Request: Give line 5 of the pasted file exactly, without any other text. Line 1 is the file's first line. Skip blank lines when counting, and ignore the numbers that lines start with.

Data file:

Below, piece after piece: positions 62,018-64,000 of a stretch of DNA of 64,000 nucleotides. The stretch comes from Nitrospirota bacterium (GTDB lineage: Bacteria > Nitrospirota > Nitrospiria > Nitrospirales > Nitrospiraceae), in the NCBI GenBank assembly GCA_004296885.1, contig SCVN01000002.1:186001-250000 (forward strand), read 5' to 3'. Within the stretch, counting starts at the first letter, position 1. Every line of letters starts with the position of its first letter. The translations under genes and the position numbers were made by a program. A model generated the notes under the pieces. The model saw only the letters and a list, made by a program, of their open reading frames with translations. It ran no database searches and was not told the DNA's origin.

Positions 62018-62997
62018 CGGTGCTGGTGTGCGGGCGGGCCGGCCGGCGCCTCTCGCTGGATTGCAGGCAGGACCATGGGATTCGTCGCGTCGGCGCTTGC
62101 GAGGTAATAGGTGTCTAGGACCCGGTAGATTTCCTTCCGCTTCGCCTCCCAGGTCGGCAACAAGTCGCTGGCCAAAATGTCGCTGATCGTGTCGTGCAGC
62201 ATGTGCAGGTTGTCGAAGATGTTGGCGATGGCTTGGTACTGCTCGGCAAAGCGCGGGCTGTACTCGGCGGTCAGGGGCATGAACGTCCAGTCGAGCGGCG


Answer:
62201 ATGTGCAGGTTGTCGAAGATGTTGGCGATGGCTTGGTACTGCTCGGCAAAGCGCGGGCTGTACTCGGCGGTCAGGGGCATGAACGTCCAGTCGAGCGGCG